Glendale Voter Guide

Glendale Voter Guide

Walk Bike Glendale sat down face to face with council candidates (including 2 incumbents) to talk about Walk/Bike issues.  Make an informed discussion for the election!  Walk Bike Glendale has uploaded the audio to SoundCloud.  If you wish, you can listen or download (podcast).

All candidates can be seen here

A transcript of our meeting can be seen below.


Transcript from “Candidates Carousel” Walk Bike Glendale group table

Sunday, March 12, 2017 2:00-3:00pm Glendale Fire Station #21, 421 Oak Street

Organized by the League of Women Voters of Glendale/Burbank

[the following responses are presented in the order in which we met the candidates]

All candidates were asked the same question:  With this new infusion of (Measure M) transportation dollars, how do you think we can further promote walking and biking in Glendale?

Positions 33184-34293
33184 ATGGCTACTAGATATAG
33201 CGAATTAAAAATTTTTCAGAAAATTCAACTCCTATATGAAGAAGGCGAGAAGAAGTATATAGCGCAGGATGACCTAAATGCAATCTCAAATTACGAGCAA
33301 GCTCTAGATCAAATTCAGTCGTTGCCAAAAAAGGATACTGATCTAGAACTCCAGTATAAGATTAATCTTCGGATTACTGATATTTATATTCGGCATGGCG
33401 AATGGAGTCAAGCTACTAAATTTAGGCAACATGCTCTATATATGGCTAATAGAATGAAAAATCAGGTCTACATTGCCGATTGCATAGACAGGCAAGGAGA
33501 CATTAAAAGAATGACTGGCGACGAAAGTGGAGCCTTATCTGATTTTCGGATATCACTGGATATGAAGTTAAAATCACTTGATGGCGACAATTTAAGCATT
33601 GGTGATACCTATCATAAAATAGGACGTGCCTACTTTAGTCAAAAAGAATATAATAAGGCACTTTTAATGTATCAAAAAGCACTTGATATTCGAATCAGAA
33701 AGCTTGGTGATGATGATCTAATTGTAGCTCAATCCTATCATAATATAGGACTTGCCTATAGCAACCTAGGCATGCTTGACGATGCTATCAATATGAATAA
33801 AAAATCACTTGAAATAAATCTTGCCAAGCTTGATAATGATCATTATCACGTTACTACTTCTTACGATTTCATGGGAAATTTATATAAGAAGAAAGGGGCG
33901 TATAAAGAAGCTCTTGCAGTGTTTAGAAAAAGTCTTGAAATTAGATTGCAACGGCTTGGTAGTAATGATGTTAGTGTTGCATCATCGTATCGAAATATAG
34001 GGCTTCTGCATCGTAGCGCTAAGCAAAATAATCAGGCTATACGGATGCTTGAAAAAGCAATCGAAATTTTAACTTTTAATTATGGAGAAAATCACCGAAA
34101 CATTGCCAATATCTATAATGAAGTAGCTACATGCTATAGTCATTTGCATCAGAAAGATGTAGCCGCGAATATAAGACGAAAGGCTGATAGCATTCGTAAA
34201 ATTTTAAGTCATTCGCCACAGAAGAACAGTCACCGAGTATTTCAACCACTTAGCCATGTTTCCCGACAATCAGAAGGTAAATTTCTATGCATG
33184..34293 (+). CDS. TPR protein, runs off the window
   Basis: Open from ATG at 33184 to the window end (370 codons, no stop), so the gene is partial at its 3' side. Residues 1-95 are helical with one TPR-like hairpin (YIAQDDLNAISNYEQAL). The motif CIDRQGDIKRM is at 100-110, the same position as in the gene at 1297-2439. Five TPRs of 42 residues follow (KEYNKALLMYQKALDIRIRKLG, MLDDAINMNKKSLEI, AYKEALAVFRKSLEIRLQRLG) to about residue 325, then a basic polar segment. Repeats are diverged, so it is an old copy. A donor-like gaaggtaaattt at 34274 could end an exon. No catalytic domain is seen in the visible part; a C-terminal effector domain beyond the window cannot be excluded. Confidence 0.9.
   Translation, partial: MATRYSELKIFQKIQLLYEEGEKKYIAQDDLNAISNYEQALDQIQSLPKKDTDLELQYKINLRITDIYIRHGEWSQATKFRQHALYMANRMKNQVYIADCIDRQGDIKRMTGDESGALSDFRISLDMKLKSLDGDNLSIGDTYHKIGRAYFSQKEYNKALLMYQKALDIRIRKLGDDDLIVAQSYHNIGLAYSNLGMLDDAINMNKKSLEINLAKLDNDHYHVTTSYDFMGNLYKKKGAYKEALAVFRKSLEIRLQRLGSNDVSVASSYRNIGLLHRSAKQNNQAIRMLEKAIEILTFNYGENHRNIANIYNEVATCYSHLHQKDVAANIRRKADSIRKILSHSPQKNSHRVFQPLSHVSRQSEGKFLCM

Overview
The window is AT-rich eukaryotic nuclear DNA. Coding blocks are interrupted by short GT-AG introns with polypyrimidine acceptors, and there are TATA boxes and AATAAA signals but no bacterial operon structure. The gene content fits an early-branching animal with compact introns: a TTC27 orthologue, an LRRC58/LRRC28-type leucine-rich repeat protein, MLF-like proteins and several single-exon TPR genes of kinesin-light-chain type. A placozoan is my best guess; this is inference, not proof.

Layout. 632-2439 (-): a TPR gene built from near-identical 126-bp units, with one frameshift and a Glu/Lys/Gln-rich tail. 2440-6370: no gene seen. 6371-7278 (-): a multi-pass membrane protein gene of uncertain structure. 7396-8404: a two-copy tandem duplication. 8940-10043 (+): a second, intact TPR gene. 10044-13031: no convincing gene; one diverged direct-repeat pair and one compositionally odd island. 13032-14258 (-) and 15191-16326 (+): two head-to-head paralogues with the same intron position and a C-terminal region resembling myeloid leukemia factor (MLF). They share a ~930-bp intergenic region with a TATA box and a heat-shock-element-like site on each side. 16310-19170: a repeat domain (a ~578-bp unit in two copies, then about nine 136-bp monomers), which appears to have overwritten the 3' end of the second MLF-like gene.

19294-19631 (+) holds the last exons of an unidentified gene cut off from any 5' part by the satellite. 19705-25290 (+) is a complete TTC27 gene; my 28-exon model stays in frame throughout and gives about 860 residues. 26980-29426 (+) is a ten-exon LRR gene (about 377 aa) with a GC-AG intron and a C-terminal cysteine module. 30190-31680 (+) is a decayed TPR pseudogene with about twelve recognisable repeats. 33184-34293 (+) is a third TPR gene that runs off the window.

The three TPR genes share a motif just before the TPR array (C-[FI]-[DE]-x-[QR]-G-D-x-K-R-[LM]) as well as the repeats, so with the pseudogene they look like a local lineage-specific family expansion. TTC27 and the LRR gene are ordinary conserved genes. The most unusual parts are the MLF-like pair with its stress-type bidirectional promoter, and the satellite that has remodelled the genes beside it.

Zareh Sinanyan = I love the idea of a walking / biking culture in our city.  I love that idea because I’ve seen it in other cities.  I lived in DC for a while and all I did was walk. I took the subway and I walked.  I walked tens of miles if I could. On a Sunday all I would do is walk the city. Glendale was built as a driving city. It was intentionally designed in a way where the concept of taking viable public transportation was as difficult to achieve as possible. Whatever we had in terms of light rail was viciously destroyed. How do we reengineer the city in a way where walking and biking is viable without somehow hampering automobile traffic, that’s the question. And therefore the issue of funding is important. To the extent we’re going to have additional available funds I agree, I’d like to allocate a fair share of those funds towards thinking about and implementing (again I think it’s an engineering issue) before the cultural shift takes place. Before we educate our residents about even the possibility of walking and biking. Our people drive, they love to drive. The other day I got into an argument with a lady, she was the one arguing, I was the one trying to defend the point of view that bringing light rail back to Glendale would be a great idea. She said, “You’re not taking my car away.” I said, “I have no intention of taking your car away. I’m just saying, there are other ways to get around.  There are modern ways. The world does it. We wouldn’t be the first ones. “ She said, “No, when I’m dead, then you can have walkers and bikers and light rail in the city of Glendale.  Before then, you’re not going to get me to do it.” So, it’s a two prong approach. First, look at the engineering. Secondly, [educate our residents?]